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Ask the college counselor

When Insideschools staff visits a high school we like to hear about students' hopes for the future. Some say they like animals and want to become veterinarians. Others may like to design and build things and want to become architects or electricians. But these and many other occupations are closed to students who don't take chemistry, physics or advanced mathematics in high school.

A new policy brief by Insideschools and the Center for New York City Affairs at The New School examines the importance of a college-prep curriculum in math and science—algebra 2, physics and chemistry—and how many high school students have access to it across the city. The results are sobering: More than 150 of New York City's public high schools—or 39 percent—do not offer a standard college-prep curriculum in math and science; more than 200 schools do not offer a single Advanced Placement or International Baccalaureate class in math or science.

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Can you be a strong college applicant with just three years of high school? Two students in very different circumstances want to know.

Q: I live in Honduras, a country where only a few schools offer four years of high school. I attend a school that has only 10th and 11th grades. As an 11th-grader, I am currently a "senior" and am preparing to apply to Ivy League colleges and the best universities in the US. However, I am not sure if American colleges (especially the most selective ones) will recognize my diploma with only three years of high school. I am a straight A student with solid extra-curricular activities and test scores. Is this particular situation an obstacle to my applications? Or will I have to complete 12th grade in another school before applying?

Q: I attend a very large, overcrowded urban public high school in the U.S. I have taken good classes, including some honors courses, and have a GPA of 3.8 out of 4.0 at the end of my sophomore year. But high school really isn't pleasurable for me, and I am thinking of graduating early. Because four years of English are required for a diploma, I figure I can double up on English next year (which is my junior year). This way, I will meet all the minimum course requirements and can graduate a year early and start college a year earlier. Is this a good idea? Will missing a fourth year of high school count against me?

 

A: Both students have the same dilemma—should they apply to colleges with just three years of high school? If they meet the college or university's entrance requirements, can they apply? Yes. But will they be at a disadvantage? In the first case, perhaps; in the second, definitely!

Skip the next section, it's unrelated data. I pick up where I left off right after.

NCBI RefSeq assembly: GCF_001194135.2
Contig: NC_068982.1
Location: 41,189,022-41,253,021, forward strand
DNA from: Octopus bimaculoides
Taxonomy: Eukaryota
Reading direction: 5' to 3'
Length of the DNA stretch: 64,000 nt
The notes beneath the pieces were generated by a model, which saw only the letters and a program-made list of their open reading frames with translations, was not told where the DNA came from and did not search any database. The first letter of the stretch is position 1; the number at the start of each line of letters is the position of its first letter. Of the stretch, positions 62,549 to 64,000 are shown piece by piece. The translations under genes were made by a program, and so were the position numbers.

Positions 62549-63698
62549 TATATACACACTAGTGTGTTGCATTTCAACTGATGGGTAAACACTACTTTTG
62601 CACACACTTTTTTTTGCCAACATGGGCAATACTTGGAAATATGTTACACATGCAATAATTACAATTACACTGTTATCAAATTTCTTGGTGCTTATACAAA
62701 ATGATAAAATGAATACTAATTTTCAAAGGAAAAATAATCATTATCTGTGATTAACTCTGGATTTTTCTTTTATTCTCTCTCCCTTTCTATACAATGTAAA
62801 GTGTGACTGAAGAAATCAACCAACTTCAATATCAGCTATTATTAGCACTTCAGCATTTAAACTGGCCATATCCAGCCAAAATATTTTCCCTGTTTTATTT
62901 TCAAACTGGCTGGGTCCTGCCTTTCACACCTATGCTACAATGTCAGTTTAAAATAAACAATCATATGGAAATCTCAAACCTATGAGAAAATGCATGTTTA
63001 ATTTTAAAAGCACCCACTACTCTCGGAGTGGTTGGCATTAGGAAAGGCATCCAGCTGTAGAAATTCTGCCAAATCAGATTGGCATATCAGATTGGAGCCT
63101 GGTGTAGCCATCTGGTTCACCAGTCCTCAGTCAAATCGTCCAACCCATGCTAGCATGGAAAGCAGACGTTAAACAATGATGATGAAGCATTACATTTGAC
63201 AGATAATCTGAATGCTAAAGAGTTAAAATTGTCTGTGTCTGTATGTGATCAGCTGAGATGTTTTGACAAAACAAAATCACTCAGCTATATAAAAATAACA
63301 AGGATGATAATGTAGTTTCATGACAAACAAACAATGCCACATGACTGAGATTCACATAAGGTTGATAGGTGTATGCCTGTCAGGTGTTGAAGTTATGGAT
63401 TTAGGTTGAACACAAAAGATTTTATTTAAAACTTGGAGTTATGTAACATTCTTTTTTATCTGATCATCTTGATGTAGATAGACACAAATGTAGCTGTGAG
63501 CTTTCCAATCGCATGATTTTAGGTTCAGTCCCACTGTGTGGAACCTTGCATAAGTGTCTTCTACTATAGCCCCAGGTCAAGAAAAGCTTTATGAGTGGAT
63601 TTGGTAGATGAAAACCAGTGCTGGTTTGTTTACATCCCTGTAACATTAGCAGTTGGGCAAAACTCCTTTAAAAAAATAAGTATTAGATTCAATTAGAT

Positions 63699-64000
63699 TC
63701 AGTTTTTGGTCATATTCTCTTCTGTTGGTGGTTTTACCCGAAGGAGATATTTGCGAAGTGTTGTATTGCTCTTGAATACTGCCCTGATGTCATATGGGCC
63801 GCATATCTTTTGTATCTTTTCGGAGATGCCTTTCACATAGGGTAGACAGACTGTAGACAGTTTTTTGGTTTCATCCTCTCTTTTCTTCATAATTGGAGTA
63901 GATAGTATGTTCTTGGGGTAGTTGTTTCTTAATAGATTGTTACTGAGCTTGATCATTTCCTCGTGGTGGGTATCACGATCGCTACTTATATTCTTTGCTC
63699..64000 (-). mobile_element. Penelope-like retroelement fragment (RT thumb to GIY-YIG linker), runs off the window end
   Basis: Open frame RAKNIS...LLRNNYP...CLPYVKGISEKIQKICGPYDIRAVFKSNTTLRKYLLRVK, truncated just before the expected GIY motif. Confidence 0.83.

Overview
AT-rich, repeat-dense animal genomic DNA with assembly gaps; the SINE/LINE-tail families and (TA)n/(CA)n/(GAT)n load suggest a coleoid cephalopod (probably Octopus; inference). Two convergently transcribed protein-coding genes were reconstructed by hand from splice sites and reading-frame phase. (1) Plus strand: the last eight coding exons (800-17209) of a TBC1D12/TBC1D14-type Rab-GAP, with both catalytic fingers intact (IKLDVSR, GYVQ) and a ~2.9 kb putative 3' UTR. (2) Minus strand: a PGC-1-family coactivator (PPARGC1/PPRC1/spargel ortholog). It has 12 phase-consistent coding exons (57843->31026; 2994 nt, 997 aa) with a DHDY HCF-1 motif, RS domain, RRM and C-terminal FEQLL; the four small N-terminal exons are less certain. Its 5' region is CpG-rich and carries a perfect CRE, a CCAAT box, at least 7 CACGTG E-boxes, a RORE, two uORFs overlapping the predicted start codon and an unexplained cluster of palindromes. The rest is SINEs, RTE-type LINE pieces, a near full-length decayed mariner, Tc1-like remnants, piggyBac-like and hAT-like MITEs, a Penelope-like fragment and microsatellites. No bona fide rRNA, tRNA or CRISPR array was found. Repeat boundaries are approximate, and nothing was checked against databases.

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Q: I am a sophomore in high school. When it's time for me to apply to colleges, would it be important to list if I had a website? Is that something that could help my application? Also I enjoy writing short stories in my free time. What can I do to show the colleges my writing, if I do not have a portfolio?

A: You are asking two excellent questions. Let's start with the second: You should start to set up a writing portfolio now. Add a story each time you finish one, and also keep a list of ideas you get for stories. Please remember to back up your files—it's heartbreaking to lose creative writing!

As you explore your college options, look for those that have creative writing programs. Those colleges may require applicants to submit an online portfolio. While it is NOT a good idea to send unsolicited stories, poems or writing samples with an application, the common app does have a box at the bottom that says "use this space to tell us anything else you want us to know." There you could talk about your writing, and include a link to your portfolio. Know that unless it's a small school, and unless you are applying to a writing program, admissions officers may not read it.

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Two inquiries came in this week from parents wanting to know how the type of high school their children attend will affect their college admissions. The scenarios are different but the answer is pretty much the same, so I'm answering them together.

1. How important is the choice of high school on college options? We have been happy that our children are doing well in middle school and even happier that they are enjoying it so much. This school will transition into a grade 6–12 next year. But we have heard that, coming out of a new school without an established reputation, they will be seen as less appealing to colleges. Many, if not most, parents around us are in a frenzy preparing for the specialized high schools exam, saying that one of these schools is the only pathway to the best college opportunity.

2. My daughter is a happy freshman at one of the specialized high schools. Her grades are in the low 90s in the humanities and in the 80s in math/science. But at her high school, 92 is like the edge of a cliff: 92 and up means you get to do electives, APs, and have a range of college options. Below 92, you do not. It really seems that binary. Ironically, it seems that her chances at a future with choices would be higher elsewhere. Should we seek to transfer out?

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Q: Our daughter is being home-schooled, so we have a couple of questions about getting her ready for college. Are there AP programs available for home-schooled children or would college classes be an acceptable alternative? Is there a list of scholarships and grants that we can go through to help her financially? Last, are there specific curricula or electives that would aid her in her acceptance or transition into college?

A: Admissions officers ask the same questions about home-schooled students that they ask about students in traditional schools, that is:

1) Can this student handle the academic work at our college or university?
2) What might this student contribute to the life of our college or university?